Suppose you have a new boss and your former boss was a vicious and dictator one. Now you are visiting the new boss for the first time. He seems to be a nice person to you, but one of your colleagues who has worked with him before, after hearing your opinion about the new boss, would reply mockingly or sarcastically:

"Don't be fooled by his appearance! he is not better than the former boss, actually they are both as bad as each other!".

We Iranians have a proverb that implies "none of these two people is better than the other, both of them are bad/evil/vicious". it literally says:

"The yellow dog is the jackal's brother."

Its etymology is like this:

Once there was a mischievous jackal living in a village, he annoyed people so much that they expelled him from there. But he entered again, in disguise and as a yellow dog. Since people had a good opinion about dogs accepted him and called him "the Jackal's brother" (because he looked like the jackal). This time the jackal continued his vicious actions in secret so the people couldn't find out the truth; but in a rainy day, the yellow color was washed off the jackal's body and the people found out the truth, so they said "Oh, look! the yellow dog or 'the jackal's brother' is the jackal himself!".

Is there any idiom, expression or proverb than can be used for comparing two bad, vicious or evil people that would imply "but this one is not less vicious than the other, both of them are bad"?

I have found "They are two of a kind". Can I use it as an equivalent for that Persian proverb (with a negative connotation)?


  1. In this proverb, "the yellow dog" is the symbol for a bad person, and "the jackal" is the symbol for a worse one. Although one of them seems better than the other, in practice both of them are horrible and act vicious. So to the people, there is no difference between them in practice.

  2. We use this proverb when comparing two vicous or bad politicians too. For example, if the new president fails to fulfill what he had promised in his campaigns about improving the situation of human rights and freedom of speech, and just acts like the former tyrant president, then unhappy people would say:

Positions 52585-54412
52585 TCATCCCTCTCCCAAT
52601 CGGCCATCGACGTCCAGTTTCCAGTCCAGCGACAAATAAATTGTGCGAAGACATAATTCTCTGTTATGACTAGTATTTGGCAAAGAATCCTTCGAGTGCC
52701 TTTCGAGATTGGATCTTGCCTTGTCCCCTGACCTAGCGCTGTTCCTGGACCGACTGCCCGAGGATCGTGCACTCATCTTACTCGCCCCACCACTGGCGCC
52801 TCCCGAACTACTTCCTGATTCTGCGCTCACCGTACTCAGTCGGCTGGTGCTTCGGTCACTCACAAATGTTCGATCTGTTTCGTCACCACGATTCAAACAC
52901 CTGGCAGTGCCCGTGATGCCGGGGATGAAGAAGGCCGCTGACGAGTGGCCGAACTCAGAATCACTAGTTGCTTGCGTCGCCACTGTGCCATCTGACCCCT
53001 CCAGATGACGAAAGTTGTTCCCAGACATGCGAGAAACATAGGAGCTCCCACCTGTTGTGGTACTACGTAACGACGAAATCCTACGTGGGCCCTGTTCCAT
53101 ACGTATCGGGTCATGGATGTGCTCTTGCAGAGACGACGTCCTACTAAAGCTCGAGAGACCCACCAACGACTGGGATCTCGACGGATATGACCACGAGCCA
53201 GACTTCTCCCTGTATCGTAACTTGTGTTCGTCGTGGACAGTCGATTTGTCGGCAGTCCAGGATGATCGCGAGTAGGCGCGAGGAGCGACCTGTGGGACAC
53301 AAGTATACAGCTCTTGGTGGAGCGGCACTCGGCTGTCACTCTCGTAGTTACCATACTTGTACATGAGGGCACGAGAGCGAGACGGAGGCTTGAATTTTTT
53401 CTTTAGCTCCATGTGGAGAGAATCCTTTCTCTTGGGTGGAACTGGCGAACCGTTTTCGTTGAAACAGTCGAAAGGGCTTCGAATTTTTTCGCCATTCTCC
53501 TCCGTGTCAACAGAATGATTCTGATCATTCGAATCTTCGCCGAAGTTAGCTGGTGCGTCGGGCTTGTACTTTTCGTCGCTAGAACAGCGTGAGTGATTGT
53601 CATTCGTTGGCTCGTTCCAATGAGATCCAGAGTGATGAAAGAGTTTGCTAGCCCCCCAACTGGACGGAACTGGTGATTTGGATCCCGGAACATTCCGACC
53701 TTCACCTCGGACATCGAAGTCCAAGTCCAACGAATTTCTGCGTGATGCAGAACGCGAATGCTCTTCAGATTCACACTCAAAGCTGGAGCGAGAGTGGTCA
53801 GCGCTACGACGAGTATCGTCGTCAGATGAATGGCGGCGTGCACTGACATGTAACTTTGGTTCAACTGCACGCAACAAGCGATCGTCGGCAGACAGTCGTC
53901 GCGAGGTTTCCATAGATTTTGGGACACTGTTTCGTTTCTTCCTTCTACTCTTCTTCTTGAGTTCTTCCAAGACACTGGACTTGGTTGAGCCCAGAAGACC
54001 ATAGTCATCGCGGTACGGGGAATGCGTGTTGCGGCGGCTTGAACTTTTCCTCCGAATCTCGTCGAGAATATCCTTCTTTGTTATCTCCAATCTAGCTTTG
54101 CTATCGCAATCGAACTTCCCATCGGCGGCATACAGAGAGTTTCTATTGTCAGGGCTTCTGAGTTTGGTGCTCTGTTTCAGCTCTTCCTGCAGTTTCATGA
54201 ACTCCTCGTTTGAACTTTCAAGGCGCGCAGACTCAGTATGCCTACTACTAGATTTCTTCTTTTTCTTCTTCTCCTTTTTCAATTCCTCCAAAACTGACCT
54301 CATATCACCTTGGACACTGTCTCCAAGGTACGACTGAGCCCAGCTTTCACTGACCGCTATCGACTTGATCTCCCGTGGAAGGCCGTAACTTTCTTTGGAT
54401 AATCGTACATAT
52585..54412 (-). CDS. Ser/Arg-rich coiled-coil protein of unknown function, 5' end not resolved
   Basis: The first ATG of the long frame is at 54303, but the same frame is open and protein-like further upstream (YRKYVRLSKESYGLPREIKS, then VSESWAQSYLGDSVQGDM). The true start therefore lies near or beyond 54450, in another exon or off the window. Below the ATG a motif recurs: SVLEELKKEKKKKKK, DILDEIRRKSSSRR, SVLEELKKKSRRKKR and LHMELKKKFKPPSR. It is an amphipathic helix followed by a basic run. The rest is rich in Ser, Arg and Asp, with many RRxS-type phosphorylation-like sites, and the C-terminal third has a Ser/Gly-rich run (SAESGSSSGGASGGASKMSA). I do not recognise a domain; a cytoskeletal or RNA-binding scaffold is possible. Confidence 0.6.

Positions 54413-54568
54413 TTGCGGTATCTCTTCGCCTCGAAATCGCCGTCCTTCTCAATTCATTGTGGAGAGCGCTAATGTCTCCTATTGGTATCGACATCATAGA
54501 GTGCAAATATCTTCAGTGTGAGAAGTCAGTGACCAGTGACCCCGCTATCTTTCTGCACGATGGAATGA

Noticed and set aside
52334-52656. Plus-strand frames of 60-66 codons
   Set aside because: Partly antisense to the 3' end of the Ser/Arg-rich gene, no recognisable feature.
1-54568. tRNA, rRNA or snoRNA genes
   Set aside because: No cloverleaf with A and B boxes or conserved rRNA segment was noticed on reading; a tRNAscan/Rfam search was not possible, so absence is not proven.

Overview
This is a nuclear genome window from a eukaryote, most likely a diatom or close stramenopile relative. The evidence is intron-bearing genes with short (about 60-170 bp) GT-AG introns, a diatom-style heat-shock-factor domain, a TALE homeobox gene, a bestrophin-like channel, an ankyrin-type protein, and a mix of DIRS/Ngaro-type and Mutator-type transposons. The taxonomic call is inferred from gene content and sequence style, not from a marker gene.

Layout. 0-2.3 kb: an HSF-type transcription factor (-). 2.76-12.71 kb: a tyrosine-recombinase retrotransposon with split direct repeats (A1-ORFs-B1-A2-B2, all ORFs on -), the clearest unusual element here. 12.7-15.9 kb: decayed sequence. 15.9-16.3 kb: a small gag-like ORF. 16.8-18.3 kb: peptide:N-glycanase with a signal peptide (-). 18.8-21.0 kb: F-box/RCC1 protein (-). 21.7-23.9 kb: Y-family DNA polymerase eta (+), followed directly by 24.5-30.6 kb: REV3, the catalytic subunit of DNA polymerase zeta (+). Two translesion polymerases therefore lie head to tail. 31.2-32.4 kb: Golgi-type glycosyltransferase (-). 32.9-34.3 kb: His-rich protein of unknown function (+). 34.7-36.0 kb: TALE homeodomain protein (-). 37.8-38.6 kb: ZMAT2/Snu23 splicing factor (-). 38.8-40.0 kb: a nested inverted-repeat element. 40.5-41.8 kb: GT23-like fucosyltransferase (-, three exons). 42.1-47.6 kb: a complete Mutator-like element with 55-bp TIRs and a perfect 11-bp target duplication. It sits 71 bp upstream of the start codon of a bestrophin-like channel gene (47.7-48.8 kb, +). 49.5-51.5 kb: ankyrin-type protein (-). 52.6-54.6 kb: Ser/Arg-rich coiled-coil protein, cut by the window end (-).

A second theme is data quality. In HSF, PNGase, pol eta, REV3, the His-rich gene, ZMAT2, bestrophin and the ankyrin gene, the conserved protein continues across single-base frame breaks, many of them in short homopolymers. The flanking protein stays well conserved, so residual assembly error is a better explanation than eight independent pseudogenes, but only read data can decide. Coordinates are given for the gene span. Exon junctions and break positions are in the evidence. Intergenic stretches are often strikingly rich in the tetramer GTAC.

It is clear that this one isn't different with that former president. Actually, they are as bad as each other, as the proverb goes "the yellow dog is the jackal's brother", so we shouldn't be optimistic about any improvements in the human rights in the country in this person's presidency either.

  3. Here are two other examples, that @Josh61 has found in some websites, and a literal translation of that proverb is used in those papers:


13 Answers 13


I would say:

Meet the new boss, same as the old boss.

This means that although the parties in charge have changed, the living and working conditions have not.

It apparently comes from they lyrics of The Who's song Won't Get Fooled Again by Pete Townshend.

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    Great for the specific situation in the question, may not be as broadly applicable as the Iranian phrase. Still, great phrasing (and a great song), and it definitely does fit the specific example in the question, so +1.
    – KRyan
    Commented Apr 20, 2016 at 19:10
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    Modern usage isn't hyper-specific to employers, but the phrase is generally used about people in relative positions of power, most commonly elected officials.
    – S. G.
    Commented Apr 20, 2016 at 20:04
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    I always assumed that was a common phrase that The Who put in their song. Did they really coin it?
    – T.E.D.
    Commented Apr 21, 2016 at 14:53
  • @T.E.D. Well, the song came out in 1971, and the NGram results for and "same as the old boss" definitely spike significantly after that period.
    – KChaloux
    Commented Apr 21, 2016 at 15:10
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    The word "boss" is routinely substituted with whatever else is appropriate. Commented Apr 22, 2016 at 6:30
  1. There's small choice in rotten apples.

  2. A choice between the Devil and the deep blue sea.

  3. It's six of one and half a dozen of the other. (One person is as bad as the other).

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    The last is not negative, which should be pointed out. It literally just means two names for the same thing. The first two, though, are some of the better options here.
    – KRyan
    Commented Apr 20, 2016 at 19:09

This is a similar situation that recently happened at my work place, except that I found out firsthand how much worse my new boss is compared to my old boss. Referring to the impact this new boss has on our work environment, I warned a colleague who like me, initially had positive expectations of the new boss, by telling him, "We're out of the frying pan now!"